3. Knowing What To Look For
was the language the accounting system used to describe these two problems foreign? No. Was the solution a great mystery? Again, no. For TDO, the answer was simply to collect receivables faster. The accounting system identified the delinquent customers. For MAG, the answer was to raise prices. Once again, the accounting system showed which products and salespeople weren't following company policy.
All management needed was an understanding of the information available in the accounting system to help run the company. That's how we'll use your accounting system.
4. What You Want From Your Accounting System
The kind of information we found in the prior examples is what you want from your accounting system. This feedback must be accurate Fulfill management's requirements be easy to use
We can employ information like this in solving problems and running the business. As well as having the attributes of accuracy, relevancy, and simplicity, our accounting system ought to be set up in such a way that it does not require an inordinate amount of time to maintain. Remember, you aren't an accountant, and we don't want you to spend your time trying to do accounting.
Further, your accounting system should not require a CPA to operate it or to interpret the output. Some of the popular automated accounting systems require specific knowledge not only about computers but about the field of accounting as well. Make sure that those running the system have the background needed to install and operate it. If they don't, get a package that is more in tune with your firm's capabilities.
Further, if you are using an automated accounting package, it must run on the computer equipment that is either currently in place or to be acquired in the near future.
If you choose to use an automated accounting system, this book will be of immense help in teaching you the basics of how it works. Whether manual or automated, all accounting systems use debits, credits, a general ledger, and sub ledgers. All entries are posted the same way. The only difference is which buttons to push. The last chapter demonstrates methods of selecting the proper automated accounting system for your company.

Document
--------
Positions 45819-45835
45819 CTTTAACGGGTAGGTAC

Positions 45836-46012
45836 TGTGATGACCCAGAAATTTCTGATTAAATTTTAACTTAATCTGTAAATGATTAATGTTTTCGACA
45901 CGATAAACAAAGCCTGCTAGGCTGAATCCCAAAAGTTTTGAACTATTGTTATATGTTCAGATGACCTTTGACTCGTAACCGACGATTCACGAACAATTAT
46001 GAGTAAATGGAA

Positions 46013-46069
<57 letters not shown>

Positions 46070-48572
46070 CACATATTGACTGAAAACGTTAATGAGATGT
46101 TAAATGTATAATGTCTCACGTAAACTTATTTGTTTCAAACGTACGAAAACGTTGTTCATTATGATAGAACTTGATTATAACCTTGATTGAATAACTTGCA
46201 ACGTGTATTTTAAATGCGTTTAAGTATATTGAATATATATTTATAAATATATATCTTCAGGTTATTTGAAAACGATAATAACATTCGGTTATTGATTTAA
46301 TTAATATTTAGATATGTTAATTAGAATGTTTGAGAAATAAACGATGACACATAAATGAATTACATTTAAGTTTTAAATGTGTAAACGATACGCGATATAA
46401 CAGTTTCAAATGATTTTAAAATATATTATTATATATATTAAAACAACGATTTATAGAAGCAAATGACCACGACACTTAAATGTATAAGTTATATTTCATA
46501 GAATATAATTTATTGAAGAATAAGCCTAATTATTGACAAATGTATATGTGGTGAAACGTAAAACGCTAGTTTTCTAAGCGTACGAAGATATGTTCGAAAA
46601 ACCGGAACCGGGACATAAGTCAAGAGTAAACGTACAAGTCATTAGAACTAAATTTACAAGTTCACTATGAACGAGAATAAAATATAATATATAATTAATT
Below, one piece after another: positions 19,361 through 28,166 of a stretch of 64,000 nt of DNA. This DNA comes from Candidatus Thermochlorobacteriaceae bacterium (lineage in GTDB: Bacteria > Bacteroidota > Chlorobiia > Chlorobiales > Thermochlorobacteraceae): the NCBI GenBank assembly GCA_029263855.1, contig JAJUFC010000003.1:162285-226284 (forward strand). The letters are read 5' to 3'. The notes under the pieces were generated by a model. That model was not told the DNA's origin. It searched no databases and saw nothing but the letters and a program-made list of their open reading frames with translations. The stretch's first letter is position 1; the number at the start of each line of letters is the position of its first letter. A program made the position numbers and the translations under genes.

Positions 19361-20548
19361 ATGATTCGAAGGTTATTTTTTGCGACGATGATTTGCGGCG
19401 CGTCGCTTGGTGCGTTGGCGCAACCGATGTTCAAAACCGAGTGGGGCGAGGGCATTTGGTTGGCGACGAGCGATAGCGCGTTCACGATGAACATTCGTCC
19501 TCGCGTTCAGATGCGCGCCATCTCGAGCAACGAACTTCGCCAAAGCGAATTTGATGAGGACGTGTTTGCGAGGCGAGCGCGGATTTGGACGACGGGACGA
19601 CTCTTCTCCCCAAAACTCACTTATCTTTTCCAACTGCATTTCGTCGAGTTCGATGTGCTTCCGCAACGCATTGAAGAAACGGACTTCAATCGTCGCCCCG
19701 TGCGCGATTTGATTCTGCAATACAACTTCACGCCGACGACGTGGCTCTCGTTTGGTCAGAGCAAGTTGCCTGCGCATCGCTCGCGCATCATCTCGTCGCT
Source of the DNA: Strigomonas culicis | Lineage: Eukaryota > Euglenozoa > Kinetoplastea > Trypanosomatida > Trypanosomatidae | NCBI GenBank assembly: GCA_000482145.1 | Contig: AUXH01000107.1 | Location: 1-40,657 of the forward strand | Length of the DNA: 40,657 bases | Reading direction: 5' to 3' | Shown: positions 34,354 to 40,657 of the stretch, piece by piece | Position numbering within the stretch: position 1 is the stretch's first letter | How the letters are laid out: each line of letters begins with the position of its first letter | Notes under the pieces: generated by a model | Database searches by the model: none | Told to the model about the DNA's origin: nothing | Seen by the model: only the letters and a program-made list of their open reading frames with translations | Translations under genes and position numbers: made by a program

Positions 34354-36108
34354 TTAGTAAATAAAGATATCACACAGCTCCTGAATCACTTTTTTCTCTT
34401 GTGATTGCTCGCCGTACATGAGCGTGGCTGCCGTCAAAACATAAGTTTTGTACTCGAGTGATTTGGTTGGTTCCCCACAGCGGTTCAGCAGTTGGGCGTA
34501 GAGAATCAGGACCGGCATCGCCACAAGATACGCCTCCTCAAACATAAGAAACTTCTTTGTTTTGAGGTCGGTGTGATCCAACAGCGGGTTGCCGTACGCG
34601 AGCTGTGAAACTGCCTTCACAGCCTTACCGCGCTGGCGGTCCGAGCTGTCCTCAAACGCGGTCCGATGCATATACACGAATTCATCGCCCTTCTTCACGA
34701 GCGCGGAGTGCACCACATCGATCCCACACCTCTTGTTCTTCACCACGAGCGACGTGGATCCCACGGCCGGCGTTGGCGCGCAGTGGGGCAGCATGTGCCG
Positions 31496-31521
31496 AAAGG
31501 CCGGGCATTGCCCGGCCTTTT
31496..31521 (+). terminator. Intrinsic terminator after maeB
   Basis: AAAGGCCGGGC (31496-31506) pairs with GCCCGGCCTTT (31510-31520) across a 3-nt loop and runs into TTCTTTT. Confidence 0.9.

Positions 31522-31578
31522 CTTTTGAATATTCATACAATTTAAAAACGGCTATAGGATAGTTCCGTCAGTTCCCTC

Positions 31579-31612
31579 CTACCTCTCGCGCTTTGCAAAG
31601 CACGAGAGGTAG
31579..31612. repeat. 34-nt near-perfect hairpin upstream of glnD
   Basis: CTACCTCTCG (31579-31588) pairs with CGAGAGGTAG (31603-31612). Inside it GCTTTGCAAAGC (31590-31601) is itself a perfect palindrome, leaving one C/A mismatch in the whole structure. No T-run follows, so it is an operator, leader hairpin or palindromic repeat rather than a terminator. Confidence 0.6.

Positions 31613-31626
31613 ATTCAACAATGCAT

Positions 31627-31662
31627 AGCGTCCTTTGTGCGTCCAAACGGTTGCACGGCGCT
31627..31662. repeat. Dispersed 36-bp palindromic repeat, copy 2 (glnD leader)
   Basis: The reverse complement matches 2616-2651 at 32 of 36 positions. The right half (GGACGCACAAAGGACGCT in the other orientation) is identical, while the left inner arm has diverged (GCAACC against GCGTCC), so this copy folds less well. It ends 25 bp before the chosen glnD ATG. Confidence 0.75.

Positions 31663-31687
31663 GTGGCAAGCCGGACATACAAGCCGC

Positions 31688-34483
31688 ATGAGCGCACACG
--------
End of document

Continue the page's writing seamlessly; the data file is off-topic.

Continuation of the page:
5. Accounting For The Business Cycle
the business cycle is nothing more than the flow of transactions needed in your business to complete a sale and collect the proceeds. It's important to setting up your accounting system. We want to know what types of transactions are involved and the accounting entries to make along the way. Most companies business cycles progress something like this:
1. Purchase raw materials.
2. Enter goods into raw materials inventory.
3. Begin the manufacturing or assembly process.
4. Enter goods into work in process inventory.
5. Pay suppliers or pay employees (at service companies).
6. Complete the manufacturing or assembly process.
7. Enter goods into finished goods inventory.
8. Sell the inventory.
9. Collect payment for credit sales.
Briefly, here is the way your accounting system interacts at each stage of the business cycle
T0 Be Continued……..